Home Growing Food The Plastic Cup Method: A Smart And Low-Cost Way To Grow Mint At Home

The Plastic Cup Method: A Smart And Low-Cost Way To Grow Mint At Home

by Jenny

Mint, that aromatic herb known for its versatility in the culinary world and its refreshing scent, can be a delightful addition to your garden or windowsill. But what if you have limited space or just want a fun and quirky way to grow this herb? Enter the plastic cup method, a unique and resourceful approach to cultivating mint, ensuring your herbs receive sufficient nutrition.

In this guide, we’ll take you through the step-by-step process of growing mint with the plastic cup method to enjoy its vibrant flavor and fragrance in even the smallest of spaces.

Materials Needed

For this project, you’ll need a few simple materials:

  • A plastic cup (the size of a regular disposable cup will do)
  • A pot or container (with drainage holes)
  • Quality potting soil
  • Mint seedlings or mint cuttings
  • Fertilizer (Crushed garlic and banana peels)
  • Water

Grow Mint Smartly

1. Prepare The Pot And Plastic Cup

Select a pot or container with good drainage to ensure your mint doesn’t get waterlogged. Mint enjoys its personal space, so choose a pot that’s at least 12 inches deep and 12 inches in diameter. Fill your chosen pot with potting soil, leaving about an inch or two of space from the rim.

Take your plastic cup and punch some holes in the sides and bottom, which allow water and nutrients release slowly into the soil. This ensures that moisture and fertilizers are evenly distributed, which will contribute to optimal growth and nourishment for plants.

2. Settling The Cup

Your plastic cup should be buried in the center of the pot. Place the cup in such a way that the rim is at the same level as the soil surface, creating the shape of an ‘o’ within an ‘O’ when seen from above. This will enable you to easily add water and fertilizers.

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3. Adding Fertilizer

Grab your crushed garlic and dried banana peels – these might seem like an odd pair, but they’re packed with essential nutrients. Mix them together and fill them into the cup. This rich fertilizer will feed your mint as it grows, ensuring it’s bursting with flavor.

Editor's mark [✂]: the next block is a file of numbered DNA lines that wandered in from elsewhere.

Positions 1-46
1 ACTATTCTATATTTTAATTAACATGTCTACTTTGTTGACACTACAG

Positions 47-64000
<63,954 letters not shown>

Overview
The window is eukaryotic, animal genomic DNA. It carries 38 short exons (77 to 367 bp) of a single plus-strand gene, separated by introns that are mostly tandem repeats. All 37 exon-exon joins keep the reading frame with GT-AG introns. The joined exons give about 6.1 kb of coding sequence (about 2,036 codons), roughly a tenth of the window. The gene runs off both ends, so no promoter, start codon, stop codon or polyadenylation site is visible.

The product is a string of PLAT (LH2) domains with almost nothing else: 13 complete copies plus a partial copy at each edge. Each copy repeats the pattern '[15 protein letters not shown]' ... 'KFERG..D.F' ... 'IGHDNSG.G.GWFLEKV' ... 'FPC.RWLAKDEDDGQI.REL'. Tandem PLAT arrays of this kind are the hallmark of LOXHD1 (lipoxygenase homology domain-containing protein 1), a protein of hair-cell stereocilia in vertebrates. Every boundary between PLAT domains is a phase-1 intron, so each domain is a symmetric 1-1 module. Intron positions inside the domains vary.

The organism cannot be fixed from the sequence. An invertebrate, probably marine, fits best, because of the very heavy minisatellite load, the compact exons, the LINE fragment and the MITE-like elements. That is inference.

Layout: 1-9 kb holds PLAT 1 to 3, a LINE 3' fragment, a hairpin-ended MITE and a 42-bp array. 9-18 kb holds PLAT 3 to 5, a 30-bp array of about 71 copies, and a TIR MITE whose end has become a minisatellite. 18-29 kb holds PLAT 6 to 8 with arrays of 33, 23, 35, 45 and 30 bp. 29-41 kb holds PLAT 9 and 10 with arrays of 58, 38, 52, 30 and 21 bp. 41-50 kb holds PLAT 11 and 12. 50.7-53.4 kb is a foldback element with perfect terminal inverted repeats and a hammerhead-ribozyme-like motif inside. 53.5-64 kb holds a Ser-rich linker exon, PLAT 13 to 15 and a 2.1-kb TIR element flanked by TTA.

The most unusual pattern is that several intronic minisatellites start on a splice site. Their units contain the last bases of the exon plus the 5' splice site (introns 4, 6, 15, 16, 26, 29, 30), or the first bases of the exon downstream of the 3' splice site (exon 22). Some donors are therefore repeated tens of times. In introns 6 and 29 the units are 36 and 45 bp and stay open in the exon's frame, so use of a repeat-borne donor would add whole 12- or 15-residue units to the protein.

4. Plant The Mint

Whether you have mint seedlings or cuttings, the process is similar. Make a small hole in the potting soil next to the plastic cup and place your mint. Pat the soil around it gently to hold it in place. Remember, mint loves company, so plant a few seedlings or cuttings in your pot, spacing them a few inches apart.

5. Take Care Of The Mint

To give your mint a drink, simply pour water directly into the plastic cup. As the water seeps through the holes in the cup, it carries the nutrients from the garlic and banana peels, enriching the soil and providing nourishment to the roots of your mint plants.

6. Harvesting

Your mint should be ready for its first trim in about 8-10 weeks. To pick your mint, snip the leaves just above a set of healthy leaves, which encourages bushier growth.


1. What Type Of Mint Is Best For This Method?

Spearmint and peppermint are popular choices. They’re hardy, aromatic, and great for culinary use. However, you can use this method for other mint varieties too.

2. Is There A Specific Time Of Year To Start Growing Mint With This Method?

You can start growing mint in this manner during the spring or early summer when the weather is warm. This gives your mint a head start for the growing season.

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3. What Are Common Pests And Diseases That Affect Mint?

Mint is relatively hardy, but it can sometimes fall prey to aphids, spider mites, or rust. Regularly inspect your plants and take measures to control these issues if they arise.

4. How Do I Store Harvested Mint Leaves?

To store mint leaves, wash and dry them thoroughly, then place them in an airtight container or freezer bag. You can store them in the refrigerator or freeze them for longer preservation.

With this unique and effetive method, you’ll have a thriving, contained mint garden that’s both practical and quirky. Soon, you’ll be plucking fresh mint leaves for mojitos, teas, or garnishes right from your garden.

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